Thursday, March 31, 2022

Corned Beef and Cabbage in a Slow Cooker @LucyBurdette


LUCY BURDETTEAs promised, I did make my corned beef and cabbage dish for St. Patrick’s Day. It turned out wonderfully, though as salty and fatty as it is, I still feel that once a year is enough for this dish. But you are welcome to make this any time of year. Or else save it for next March!

Ingredients




One large red onion

Three leeks

1 3.5 to 4 pound corned beef with seasoning packet

One bottle of Guinness beer

3 to 4 stalks celery with leaves

Seven or so carrots

10 to 12 small potatoes

One head green cabbage




I chose to make my dish in the slow cooker so I wouldn’t be fussing with it all day with company in the house. The whole dish took about eight hours cooking on low. I did roast the cabbage separately and then add it to the top of the cooker to steam at the end, because it wouldn’t fit!


Slice the red onion, dice the well cleaned leeks. Peel the carrots and celery and cut into 2 inch chunks. Wash and quarter the potatoes. Remove the outer leaves of the cabbage and cut it into quarters or eighths, leaving the core attached.


If you have a browning feature in your cooker, use it to brown both sides of the beef. Remove it from the pot.




Layer the sliced red onion and the chopped leeks on the bottom, and then return the beef to the pot. 



Then turn the setting to low, and add the beer, the spices, and cook for four hours. 





At that point, add the carrots and potatoes and celery. Cook for four more hours on low. When there are two hours remaining, add the cabbage if you can fit it, otherwise roast it in the oven at 400 for 40 minutes. Trim the fat off the beef and slice it thinly.




Serve with lots of spicy mustard, plus Irish soda bread and a green salad!


We also served black and tans, a combination of ale and Guinness. Here’s how you make it:






And here's a little snippet of what's shaping up to be the ending of Key West food critic mystery #13: 


Nine people at a dinner table on our deck definitely set a record for our houseboat. James and Frank had followed us home in another Uber, shed their winter coats, and brought over Miss Gloria’s two extra folding chairs. The corned beef and cabbage dinner that had been simmering all day was ample enough that if we’d had to tackle it alone, Nathan and I would have been eating leftovers for a month. I’d had enough time to whip up my killer Irish lemon pie, my mother and Sam were bringing salad and their freshly-baked Irish soda bread, and Nathan had stopped at Key West Cakes to pick up a dozen cookies cut in the shapes of shamrocks and leprechauns and sprinkled with bilious green sugar. No one would go hungry. It was so wonderful to have relatives whom I loved spending time with and who loved to cook and entertain. 




A DISH TO DIE FOR, #12 in the Key West food critic mystery series, will be out on August 9, but is now available for preorder wherever books are sold!

About A Dish to Die For:

Peace and quiet are hard to find in bustling Key West, so Hayley Snow, food critic for Key Zest magazine, is taking the afternoon off for a tranquil lunch with a friend outside of town. As they are enjoying the wild beach and the lunch, she realizes that her husband Nathan’s dog, Ziggy, has disappeared. She follows his barking, to find him furiously digging at a shallow grave with a man’s body in it. Davis Jager, a local birdwatcher, identifies him as GG Garcia, a rabble-rousing Key West local and developer. Garcia was famous for over-development on the fragile Keys, womanizing, and refusing to follow city rules—so it’s no wonder he had a few enemies.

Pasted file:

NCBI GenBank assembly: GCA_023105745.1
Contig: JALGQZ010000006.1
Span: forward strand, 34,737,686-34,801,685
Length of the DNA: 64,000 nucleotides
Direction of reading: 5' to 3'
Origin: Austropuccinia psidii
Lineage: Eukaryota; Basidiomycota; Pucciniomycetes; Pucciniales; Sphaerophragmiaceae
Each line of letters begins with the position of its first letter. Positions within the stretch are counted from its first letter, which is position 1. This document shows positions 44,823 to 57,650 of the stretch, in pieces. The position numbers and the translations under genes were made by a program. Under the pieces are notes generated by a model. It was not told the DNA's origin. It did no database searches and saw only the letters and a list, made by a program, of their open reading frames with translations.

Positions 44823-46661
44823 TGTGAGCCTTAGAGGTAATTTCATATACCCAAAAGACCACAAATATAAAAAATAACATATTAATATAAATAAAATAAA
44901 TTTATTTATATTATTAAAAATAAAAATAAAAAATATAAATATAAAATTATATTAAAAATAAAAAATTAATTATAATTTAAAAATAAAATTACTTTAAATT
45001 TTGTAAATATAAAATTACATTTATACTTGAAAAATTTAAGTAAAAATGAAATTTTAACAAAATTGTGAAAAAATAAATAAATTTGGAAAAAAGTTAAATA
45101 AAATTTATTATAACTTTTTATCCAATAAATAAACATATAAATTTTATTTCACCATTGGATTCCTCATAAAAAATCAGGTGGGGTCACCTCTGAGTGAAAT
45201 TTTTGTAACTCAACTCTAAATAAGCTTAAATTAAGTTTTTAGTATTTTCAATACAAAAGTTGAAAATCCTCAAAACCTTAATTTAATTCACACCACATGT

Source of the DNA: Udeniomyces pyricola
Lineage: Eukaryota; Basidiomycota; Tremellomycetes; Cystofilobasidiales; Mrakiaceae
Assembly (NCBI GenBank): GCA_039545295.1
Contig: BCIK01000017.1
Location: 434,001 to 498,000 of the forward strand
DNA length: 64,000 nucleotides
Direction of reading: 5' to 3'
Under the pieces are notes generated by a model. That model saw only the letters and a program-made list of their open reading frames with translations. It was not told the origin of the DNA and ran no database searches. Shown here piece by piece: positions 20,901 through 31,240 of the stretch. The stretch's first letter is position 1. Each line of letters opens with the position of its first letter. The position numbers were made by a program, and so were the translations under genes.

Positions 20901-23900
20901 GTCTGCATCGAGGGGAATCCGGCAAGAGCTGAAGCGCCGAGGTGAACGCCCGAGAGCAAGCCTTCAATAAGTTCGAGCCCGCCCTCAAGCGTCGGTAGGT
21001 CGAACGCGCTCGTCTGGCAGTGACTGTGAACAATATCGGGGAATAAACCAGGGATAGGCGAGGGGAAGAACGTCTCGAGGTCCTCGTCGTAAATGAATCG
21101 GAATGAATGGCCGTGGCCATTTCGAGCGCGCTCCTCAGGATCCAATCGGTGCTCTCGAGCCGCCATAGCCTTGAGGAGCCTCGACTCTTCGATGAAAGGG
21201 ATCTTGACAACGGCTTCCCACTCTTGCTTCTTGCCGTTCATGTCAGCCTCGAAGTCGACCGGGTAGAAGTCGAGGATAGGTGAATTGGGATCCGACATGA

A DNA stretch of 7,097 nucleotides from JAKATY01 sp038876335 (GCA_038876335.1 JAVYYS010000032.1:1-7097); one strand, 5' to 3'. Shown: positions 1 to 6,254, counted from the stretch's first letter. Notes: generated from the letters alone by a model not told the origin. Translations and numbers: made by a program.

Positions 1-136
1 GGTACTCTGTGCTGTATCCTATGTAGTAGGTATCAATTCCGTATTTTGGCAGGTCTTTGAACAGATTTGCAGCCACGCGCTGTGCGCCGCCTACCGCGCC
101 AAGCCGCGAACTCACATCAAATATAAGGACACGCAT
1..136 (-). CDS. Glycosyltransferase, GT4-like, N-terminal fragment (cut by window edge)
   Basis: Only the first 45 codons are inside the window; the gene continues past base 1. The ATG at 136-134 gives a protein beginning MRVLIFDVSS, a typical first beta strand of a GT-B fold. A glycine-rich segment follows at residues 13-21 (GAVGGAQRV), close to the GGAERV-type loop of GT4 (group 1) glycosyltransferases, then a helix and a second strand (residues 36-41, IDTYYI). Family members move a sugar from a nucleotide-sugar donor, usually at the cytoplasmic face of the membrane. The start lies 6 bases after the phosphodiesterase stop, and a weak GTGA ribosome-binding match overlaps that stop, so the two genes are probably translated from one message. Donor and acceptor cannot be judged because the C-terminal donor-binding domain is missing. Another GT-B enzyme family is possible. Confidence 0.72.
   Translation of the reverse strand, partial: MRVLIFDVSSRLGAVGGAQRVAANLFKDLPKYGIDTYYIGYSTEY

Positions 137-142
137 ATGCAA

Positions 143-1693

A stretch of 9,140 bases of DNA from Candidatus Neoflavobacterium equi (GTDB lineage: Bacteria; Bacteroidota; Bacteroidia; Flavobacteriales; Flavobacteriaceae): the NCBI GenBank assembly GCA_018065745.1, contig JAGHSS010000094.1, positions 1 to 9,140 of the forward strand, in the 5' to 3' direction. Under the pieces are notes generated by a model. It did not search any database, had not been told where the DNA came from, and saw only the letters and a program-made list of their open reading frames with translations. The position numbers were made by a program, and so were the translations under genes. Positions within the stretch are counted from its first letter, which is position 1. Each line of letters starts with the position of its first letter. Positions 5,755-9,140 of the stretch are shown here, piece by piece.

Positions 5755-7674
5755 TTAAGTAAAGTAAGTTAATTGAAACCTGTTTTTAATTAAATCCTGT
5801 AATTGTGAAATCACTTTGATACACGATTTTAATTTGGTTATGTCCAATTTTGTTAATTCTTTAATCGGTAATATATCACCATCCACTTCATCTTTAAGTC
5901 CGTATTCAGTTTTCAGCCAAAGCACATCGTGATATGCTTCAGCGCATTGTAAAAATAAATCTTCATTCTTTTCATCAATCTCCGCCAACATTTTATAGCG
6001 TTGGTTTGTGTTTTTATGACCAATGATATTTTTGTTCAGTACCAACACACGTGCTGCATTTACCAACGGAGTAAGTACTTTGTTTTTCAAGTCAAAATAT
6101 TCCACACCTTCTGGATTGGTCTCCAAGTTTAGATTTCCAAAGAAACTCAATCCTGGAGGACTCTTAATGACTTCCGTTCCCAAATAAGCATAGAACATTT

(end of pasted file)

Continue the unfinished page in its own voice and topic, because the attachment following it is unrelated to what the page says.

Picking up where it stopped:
When Davis is attacked in the parking lot of a local restaurant after talking to Hayley and her dear friend, the octogenarian Miss Gloria, Hayley is slowly but surely drawn into the case. Hayley’s mother, Janet, has been hired to cater GG’s memorial service reception at the local Woman’s Club, using recipes from their vintage Key West cookbook—and Hayley and Miss Gloria sign on to work with her, hoping to cook up some clues by observing the mourners.

But the real clues appear when Hayley begins to study the old cookbook, as whispers of old secrets come to life, dragging the past into the present—with murderous results.

7 comments:

  1. I can't wait for August 9th!!

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  2. Is the salt inherent in the corning process? Can it be reduced by soaking the beef before cooking?
    It's awfully tasty stuff to have to eat only once per year.

    "13.5 to 4 pound corned beef with seasoning packet" I think we need a space between the 1 and 3.5.

    "Remove the outer leaves of the cabbage and cut it into quarters or eights, leaving the route attached." Is the cabbage going on the road (route)?

    ReplyDelete
    Replies
    1. Take another look! Recipe states "cut it into quarters or eighths, leaving the core attached."

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    2. I fixed after Libby's eagle eye spotted problems:)

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  3. looks amazing!!!! Thank you!

    ReplyDelete